As far as flash funding, while I do not see any statutory or case authority, google land trust & FBI and it is obvious that they are looking at these transactions carefully. It seems that they take the approach that funding the 1st from the 2nd demonstrates that the investor did not “pay” for the property on the 1st.

    I can’t see what difference it makes – many transactions close dry and are funded from difference sources. Unfortunately it is appearances these days that count, not legal precedent.

    #29338
    Avatar of homesavers
    NULL
    Member

    This is from the F.B.I. Web site at: http://www.fbi.gov/publications/fraud/mortgage_fraud08.htm

    “Short Sale Schemes – Modified

    “Short sale fraud schemes continue to be used in combination with foreclosure rescue schemes in an effort to victimize homeowners and financial institutions (see Appendix A for an explanation of a short sale scheme). Perpetrators across the country are recruiting real estate agents and paying them referral fees for locating and soliciting homeowners undergoing foreclosure. Homeowners are entering into agreements with perpetrators deeding their property to them in the form of a land trust. The homeowner is listed as the beneficiary of the trust and the real estate agent is listed as the trustor. The perpetrators then negotiate a short sale with the lender. After the short sale, the real estate agent sells the property for a profit to another previously identified buyer, but the lender and the homeowner do not know this. In effect, the perpetrator sells the property for less than the mortgage and re-sells the property, often the next day, for a profit.” Source see above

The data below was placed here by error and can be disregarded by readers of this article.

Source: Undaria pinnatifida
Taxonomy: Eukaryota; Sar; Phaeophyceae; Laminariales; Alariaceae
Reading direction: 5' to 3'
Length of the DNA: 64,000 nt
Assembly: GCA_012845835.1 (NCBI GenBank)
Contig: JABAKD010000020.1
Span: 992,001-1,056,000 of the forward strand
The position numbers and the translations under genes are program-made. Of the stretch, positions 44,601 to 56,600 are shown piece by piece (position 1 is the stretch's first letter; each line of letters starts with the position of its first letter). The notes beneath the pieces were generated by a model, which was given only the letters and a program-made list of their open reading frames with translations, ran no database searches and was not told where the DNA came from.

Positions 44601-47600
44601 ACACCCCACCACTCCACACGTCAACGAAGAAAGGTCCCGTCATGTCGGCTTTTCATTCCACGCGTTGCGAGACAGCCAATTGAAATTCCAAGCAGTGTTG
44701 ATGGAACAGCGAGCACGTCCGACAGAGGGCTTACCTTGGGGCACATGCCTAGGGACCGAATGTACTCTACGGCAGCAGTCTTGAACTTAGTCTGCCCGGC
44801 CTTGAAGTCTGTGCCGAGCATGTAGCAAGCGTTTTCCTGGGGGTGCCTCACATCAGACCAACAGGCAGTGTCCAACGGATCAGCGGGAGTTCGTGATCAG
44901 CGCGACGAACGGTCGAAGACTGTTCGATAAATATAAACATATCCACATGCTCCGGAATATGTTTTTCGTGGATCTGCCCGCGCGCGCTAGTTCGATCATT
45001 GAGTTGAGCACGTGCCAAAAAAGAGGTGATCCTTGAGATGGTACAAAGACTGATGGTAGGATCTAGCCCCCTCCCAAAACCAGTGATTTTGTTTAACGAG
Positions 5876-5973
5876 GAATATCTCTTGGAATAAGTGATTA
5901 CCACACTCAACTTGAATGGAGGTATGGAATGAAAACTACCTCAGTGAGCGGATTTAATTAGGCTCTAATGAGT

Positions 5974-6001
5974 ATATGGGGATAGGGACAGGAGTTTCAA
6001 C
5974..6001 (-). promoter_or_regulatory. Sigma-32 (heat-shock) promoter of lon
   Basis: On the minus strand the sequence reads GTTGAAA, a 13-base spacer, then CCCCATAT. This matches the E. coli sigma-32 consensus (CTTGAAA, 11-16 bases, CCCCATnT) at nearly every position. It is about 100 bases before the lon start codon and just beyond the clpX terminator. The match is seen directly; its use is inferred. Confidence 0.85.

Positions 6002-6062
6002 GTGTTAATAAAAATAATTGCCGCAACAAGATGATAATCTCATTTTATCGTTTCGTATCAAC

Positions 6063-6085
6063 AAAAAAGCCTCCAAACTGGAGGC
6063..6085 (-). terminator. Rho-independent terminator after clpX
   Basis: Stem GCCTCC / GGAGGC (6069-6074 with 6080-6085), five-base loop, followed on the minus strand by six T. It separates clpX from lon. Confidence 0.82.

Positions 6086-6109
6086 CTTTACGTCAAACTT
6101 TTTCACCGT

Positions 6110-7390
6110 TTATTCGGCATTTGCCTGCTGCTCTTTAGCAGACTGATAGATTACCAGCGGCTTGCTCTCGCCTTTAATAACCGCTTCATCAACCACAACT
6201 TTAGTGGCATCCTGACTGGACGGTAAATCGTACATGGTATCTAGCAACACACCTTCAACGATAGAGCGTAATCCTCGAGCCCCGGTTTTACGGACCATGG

Note the second to last sentence. That is why full disclosure is so important. Everyone has to know what is going on in writing. Sure we could bring Attorneys into our deals but how much is that going to cost?

    #29339
    Avatar of homesavers
    NULL
    Member

    @nyreattorney wrote: